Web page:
Solar photovoltaic (PV) systems enable you to generate your own electricity using free energy from the sun. PV panels convert the sun’s rays into an electrical current through a chemical reaction within the panel and this electrical energy can then either be used directly in your house or stored in batteries for later use.
There are a large number of different types of PV systems to suit a variety of applications. Some of the more common systems are explained below.
1. Grid tied systems are connected to the main utility grid and supplement your electricity usage when the PV panels are exposed to direct sunlight. The best application of this type of systems is an environment where the bulk of your electricity usage is during daylight hours, such as an office or work environment. This system does not have a battery bank so the cost is much lower but you are still vulnerable to power failures when the sun is not shining.
Feeding power back into the grid is not yet legal in most municipal areas of South Africa as there are issues with the metering of electricity usage and safety concerns for workers working on high voltage lines. So a limiting device needs to be included in the installation to prevent grid feed in until metering and protection devices are upgraded by Eskom and municipalities. There is pressure on them to do this so we wait with bated breath. Once grid feed in is allowed, you will be able to generate electricity on your roof top during the day and feed it into the grid resulting in a negative meter reading. You then use grid power at night which registers positively on your meter. At the end of the month you only pay for power that you have used in excess of what you generated with your system.
In time, you will be able to generate more solar power than you need and be paid for the excess that you feed into the grid.
2. Grid Interactive or Hybrid PV Systems are linked to the grid but include a battery bank as a power source when the PV panels are not producing sufficient power. Grid power is only used to charge the batteries if they drop below a safe charge level.
These systems can be programmed to prioritise PV power generation as the primary power source, batteries as the second source and only if these cannot deliver enough power will grid power be brought in.
These systems are better suited to a household environment when most of your energy consumption happens at night. PV power generation during the day will be used to power daytime loads but more importantly, will be used to charge the battery bank for night time use.
This type of system offers some security benefits as you will still have power supply from the batteries during a grid power failure. It can be designed to power anything from a few key lights to your entire household.
3. Off Grid PV Systems would be used where there is no grid power available and you are entirely dependent on an alternative power source. They are essentially the same as a hybrid PV system but generally have a much larger battery bank and PV array in order to allow for a day or two of cloudy weather. A generator would normally be included to charge the battery bank in the event of extended cloudy conditions. Batteries are a costly component in these systems so a generator becomes more cost effective than a huge battery bank for the rare occasion when cloudy conditions persist for more than a day or two.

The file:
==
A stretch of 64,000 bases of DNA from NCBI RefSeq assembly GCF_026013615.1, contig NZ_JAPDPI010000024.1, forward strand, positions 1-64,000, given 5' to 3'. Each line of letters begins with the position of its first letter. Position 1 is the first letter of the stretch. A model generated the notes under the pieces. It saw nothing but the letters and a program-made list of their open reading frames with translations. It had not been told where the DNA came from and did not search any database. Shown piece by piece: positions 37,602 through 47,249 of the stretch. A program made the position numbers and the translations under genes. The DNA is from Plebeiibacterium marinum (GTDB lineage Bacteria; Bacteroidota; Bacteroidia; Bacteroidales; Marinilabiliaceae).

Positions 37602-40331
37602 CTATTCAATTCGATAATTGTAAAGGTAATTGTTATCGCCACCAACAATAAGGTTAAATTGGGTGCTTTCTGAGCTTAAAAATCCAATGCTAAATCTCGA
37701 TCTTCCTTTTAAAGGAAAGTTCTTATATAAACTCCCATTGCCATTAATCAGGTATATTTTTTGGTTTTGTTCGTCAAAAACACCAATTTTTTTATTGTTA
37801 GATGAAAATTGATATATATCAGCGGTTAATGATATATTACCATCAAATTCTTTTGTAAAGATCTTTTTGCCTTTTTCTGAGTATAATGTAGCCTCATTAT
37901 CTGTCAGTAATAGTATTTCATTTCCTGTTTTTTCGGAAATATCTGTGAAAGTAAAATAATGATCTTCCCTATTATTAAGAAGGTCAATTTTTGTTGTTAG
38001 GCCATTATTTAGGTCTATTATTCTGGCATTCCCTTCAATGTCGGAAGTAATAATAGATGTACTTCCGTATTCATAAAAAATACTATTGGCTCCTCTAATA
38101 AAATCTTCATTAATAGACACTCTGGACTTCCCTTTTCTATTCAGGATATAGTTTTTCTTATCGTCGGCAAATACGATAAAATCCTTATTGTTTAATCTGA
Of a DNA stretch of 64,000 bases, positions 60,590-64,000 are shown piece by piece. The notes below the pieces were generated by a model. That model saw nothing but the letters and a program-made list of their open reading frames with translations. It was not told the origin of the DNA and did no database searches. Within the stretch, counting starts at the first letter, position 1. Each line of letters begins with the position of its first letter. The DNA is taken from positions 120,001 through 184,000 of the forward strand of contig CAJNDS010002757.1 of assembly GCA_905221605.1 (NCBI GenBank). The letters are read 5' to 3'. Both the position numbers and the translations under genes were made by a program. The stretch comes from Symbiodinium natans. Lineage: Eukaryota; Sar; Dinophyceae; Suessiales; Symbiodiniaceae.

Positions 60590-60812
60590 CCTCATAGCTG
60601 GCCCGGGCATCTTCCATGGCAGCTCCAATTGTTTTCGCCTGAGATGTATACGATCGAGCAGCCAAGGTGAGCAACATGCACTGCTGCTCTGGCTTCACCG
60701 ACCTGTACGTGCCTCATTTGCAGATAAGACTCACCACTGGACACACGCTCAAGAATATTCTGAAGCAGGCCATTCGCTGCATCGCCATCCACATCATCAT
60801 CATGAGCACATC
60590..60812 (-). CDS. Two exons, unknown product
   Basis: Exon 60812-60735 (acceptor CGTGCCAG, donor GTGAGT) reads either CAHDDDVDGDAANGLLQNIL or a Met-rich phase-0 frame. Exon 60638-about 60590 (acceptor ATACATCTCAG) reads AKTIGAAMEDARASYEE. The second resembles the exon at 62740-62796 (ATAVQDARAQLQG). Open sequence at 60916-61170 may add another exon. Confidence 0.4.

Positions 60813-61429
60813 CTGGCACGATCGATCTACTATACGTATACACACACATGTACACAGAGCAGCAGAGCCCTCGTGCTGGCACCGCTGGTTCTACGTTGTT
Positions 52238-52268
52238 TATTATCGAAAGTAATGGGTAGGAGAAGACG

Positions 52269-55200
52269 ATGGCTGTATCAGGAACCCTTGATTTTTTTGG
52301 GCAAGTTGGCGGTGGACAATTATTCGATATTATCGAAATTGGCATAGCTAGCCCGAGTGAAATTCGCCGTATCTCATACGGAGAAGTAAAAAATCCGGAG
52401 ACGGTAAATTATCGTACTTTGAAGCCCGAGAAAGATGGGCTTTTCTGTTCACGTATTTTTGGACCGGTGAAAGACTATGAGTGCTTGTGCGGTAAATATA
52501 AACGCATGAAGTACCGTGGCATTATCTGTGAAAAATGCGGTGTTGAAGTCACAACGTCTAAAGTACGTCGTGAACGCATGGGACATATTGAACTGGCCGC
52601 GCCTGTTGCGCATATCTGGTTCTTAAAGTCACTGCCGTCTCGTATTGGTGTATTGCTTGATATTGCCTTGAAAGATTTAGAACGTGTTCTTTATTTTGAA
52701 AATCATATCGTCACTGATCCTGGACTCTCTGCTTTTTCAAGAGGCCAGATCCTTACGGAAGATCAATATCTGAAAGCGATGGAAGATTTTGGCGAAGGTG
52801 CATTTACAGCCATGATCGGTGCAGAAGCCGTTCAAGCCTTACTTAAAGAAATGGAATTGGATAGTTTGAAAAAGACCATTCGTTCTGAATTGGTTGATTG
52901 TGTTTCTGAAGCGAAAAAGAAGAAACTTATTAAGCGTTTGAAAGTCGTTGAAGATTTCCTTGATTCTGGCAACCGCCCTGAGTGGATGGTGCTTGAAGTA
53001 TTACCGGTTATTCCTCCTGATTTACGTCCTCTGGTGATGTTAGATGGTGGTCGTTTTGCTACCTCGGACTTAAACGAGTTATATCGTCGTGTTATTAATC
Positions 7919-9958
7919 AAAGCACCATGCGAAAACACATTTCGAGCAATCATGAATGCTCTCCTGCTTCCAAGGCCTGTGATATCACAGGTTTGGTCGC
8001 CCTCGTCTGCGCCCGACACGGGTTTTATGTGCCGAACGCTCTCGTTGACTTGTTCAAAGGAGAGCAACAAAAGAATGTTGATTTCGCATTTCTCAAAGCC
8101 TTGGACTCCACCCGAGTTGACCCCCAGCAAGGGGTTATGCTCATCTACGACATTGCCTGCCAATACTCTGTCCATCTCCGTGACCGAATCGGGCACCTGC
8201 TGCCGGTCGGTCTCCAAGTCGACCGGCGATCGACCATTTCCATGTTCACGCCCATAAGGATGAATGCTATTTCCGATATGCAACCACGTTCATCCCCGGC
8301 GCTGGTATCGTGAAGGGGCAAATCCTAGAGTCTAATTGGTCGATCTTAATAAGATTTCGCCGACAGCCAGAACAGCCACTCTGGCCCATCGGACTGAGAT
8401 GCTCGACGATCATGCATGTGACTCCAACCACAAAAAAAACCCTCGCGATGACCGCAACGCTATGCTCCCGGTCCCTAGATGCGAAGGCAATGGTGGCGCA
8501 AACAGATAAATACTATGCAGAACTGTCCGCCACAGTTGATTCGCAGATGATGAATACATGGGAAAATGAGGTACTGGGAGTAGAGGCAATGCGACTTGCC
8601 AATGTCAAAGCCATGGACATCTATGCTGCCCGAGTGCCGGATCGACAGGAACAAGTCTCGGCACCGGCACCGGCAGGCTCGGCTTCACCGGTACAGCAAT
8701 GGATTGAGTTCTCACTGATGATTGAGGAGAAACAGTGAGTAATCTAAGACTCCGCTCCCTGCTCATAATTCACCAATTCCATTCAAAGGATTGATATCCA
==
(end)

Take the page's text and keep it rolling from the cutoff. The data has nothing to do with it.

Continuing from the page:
Batteries for a solar system differ from ordinary car batteries. Generally referred to as “deep cycle” batteries, they are specifically designed to deliver small amounts of power over an extended period of time. A car battery does exactly the opposite, delivering a large amount of power for a very short period of time.
There are a number of different battery technologies available, each with its own pros and cons:
Flooded Lead Acid Batteries – the cheapest batteries but with a limited lifespan and maintenance intensive. They also carry environmental risks if not disposed of safely. These will be permanently damaged if discharged beyond 50%
Gel/AGM batteries – similar in most respects to flooded lead acid but they’re maintenance free and will last longer than flooded lead acid. These are also prone to damage if discharged too far.
Lead Crystal – these have a different form of electrolyte with environmental benefits and can be discharged 100% with much less damage than the others. It will then accept a full charge thereafter. They have a significantly longer lifespan than most other battery types but cost a little more.
Lithium Ion batteries – this is the newest technology in solar power but is still prohibitively expensive. Their lifespan is double that of most others and they can be discharged fully without any permanent damage. They are much lighter weight than any lead based battery so are used extensively in the automotive and aerospace industries where weight is a major consideration. Most modern cellphones use lithium ion batteries.
There are other battery technologies but these are the most common types in the solar industry. The choice of technology will depend on the size and application of your solar system, and your budget.
Manufacturers that we like to recommend are:
Victron inverters, charge controllers, etc. Manufactured in The Netherlands, Victron is an extremely popular brand due to its rugged durability and extensive product range.
Solar Frontier PV panels. These make use of CIS technology and offer superior efficiency levels compared to poly-crystalline and mono-crystalline modules. They are manufactured in Japan.
Omnipower batteries – made in Taiwan, these are Gel/AGM batteries with a design life of 10 years but are better priced than other European, American and Canadian brands.
Deltec Lead Crystal batteries – a little more expensive but significantly better life expectancy and a number of technical advantages.
Various other brands but these are our favourites.